You say you have lost "so much"... What have you really "lost" except for a chunk of your colon that was killing you? I have to share something with you that I rarely pull out of my back pocket here, but I want you to think about it and carefully consider what you have "lost": Two weeks before my own diagnosis and surgery, my step-dad (who had been my "dad" since I was 4) lost his battle with cancer. Two days after I returned home from his funeral, I was in the hospital. I was served divorce papers 2 days after my surgery. I "lost" my kids, my horses, my life savings, my house and farm, pretty much all of my earthly posessions, and just about everything I had worked my life for (did I mention my divorce attorney SUCKED? Of course I was not a lot of help living 4 hours away and in the midst of chemo). In addition to that, I had cancer. What do you do in that situation? You pick youself up, dust yourself off and soldier on - the only other choice is not an option. Did I ever think about just checking out? I won't lie to you; yes I did. then I looked at my kids' pictures and went back to work.

What has either of us really "lost"? As long as we live and breathe we have an opportunity to heal. Not only do we have an opportunity, we have a RESPONSIBILITY. A responsibility to our family, our friends, those people that love us and to the people whose lives we will enrich in the future. We're here for a reason, to make an impact. You are alive - get out there and LIVE. Let your life be guided by the Plan and use this experience to help others and to help yourself. It is said that what doesn't kill us makes us stronger. Well, you are one of the strongest people around - use that strength; it's a gift. You have been given that gift for a reason. Make an impact.

We're here to help and to listen and, if you ask for advice give it, but only YOU can take action.

- SpongeBob

Kanort's picture
Kanort
Posts: 1275
Joined: Jan 2004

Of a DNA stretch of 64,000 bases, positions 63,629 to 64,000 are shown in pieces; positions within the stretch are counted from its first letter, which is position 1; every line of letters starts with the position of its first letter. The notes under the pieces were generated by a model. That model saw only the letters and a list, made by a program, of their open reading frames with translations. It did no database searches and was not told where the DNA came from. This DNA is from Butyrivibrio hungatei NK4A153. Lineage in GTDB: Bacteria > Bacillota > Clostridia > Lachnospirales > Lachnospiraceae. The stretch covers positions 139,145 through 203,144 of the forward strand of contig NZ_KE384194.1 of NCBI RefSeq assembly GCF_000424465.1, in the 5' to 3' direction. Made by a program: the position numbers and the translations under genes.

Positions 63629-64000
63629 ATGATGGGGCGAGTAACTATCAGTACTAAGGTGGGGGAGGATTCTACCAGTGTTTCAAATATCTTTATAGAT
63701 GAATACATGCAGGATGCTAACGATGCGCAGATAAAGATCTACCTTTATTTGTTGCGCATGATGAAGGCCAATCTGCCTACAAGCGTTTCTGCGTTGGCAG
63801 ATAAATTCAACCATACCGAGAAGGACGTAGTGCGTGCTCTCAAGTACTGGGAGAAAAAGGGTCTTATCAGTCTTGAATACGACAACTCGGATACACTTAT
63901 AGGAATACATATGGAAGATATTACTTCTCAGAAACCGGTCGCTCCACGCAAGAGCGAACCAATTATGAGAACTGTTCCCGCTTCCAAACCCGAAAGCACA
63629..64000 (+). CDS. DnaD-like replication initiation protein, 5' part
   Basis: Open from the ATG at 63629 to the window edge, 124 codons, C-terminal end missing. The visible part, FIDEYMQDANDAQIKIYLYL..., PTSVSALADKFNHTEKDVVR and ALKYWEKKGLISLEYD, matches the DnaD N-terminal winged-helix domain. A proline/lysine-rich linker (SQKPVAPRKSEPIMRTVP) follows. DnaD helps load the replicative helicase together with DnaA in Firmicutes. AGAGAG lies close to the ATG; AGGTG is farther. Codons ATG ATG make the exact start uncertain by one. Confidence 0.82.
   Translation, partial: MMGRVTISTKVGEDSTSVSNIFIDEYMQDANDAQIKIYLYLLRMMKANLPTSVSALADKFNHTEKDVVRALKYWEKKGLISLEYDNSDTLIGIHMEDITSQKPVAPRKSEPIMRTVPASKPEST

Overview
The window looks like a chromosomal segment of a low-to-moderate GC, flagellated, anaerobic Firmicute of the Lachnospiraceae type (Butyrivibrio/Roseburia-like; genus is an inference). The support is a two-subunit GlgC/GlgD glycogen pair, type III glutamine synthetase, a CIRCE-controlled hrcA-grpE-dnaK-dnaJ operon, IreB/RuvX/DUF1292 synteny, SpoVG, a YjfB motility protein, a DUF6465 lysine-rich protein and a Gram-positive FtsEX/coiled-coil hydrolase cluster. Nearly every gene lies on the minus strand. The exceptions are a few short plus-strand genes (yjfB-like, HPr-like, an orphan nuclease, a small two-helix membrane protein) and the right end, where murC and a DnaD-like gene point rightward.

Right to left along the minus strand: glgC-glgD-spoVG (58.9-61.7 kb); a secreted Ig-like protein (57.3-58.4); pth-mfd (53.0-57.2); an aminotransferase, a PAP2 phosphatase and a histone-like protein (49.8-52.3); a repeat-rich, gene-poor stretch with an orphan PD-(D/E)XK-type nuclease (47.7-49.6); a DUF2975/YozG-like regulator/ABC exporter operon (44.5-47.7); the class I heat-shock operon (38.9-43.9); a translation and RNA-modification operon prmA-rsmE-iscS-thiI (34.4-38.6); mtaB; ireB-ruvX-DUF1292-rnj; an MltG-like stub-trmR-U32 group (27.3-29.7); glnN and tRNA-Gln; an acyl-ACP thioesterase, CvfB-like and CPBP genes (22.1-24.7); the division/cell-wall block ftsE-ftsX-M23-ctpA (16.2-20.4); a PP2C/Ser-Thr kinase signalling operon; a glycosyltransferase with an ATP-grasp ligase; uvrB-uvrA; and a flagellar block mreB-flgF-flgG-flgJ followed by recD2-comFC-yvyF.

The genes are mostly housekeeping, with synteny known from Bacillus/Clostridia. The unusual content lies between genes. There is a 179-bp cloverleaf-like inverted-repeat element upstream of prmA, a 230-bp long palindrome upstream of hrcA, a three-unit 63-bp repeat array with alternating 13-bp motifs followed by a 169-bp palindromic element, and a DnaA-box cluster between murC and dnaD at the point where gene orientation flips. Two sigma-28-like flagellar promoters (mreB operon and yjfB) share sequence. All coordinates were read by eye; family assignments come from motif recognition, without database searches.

Edit to add:........anxieties and statistics! Didn't proofread. Sorry.

Oh, and being a coach you have been programmed to win. Beating cancer will be your greatest victory.

Hugs,

Kay

jams67's picture
jams67
Posts: 927
Joined: May 2006

Talk to your doc about your not sleeping if it continues. I take ambien and though I would love to not have to take this drug, I feel much better mentally when I've had a good nights sleep. Once you feel better physically, your stress will subside somewhat. jams

Betsydoglover's picture
Betsydoglover
Posts: 1254
Joined: Jul 2005

Hi Impact -

You have received some good advice from others. I am a fellow stage IV survivor and I know exactly how difficult it is to take all this in or to cope with it one day at a time. And waiting for test results is the absolute worst.

That said, you are barely out of surgery. Concentrate on healing - you can't have the most effective forms of chemo anyway, until you heal. And if healing means continuing to take Vicodin, please do - you are ONLY one week out of surgery, and while that seems like an AGE to you, it is nothing actually. So first of all, please control any residual pain.

Advice to exercise - just simple walking - is great - but often you have to take this REALLY slow after surgery (I sure did) - and if so, just take it slowly. Do a little more each day (if you can only walk a block and back for a few days, that's fine).

I am sure you have been advised to see your oncologist within 2-3 weeks. Make that appointment for a time after the anesthesia has mostly cleared from your head (2+ weeks) and then have that appointment and come back to us. There is no chemo regimen you are likely to be prescribed that we haven't all already had and you can get much advice.

Meanwhile, take care of your immediate healing. And, don't be afraid about asking your oncologist for a sleep med if it seems necessary. A good night's sleep is hugely important to both your physical and emotional well-being.

Take care,
Betsy

Patrusha
Posts: 488
Joined: Jun 2006

Impact, you aren't very far out from your surgery and the general anesthesia alone takes quite a while to work its way out of your system (night sweats and sleeplessness can be part of that).

Hang in there!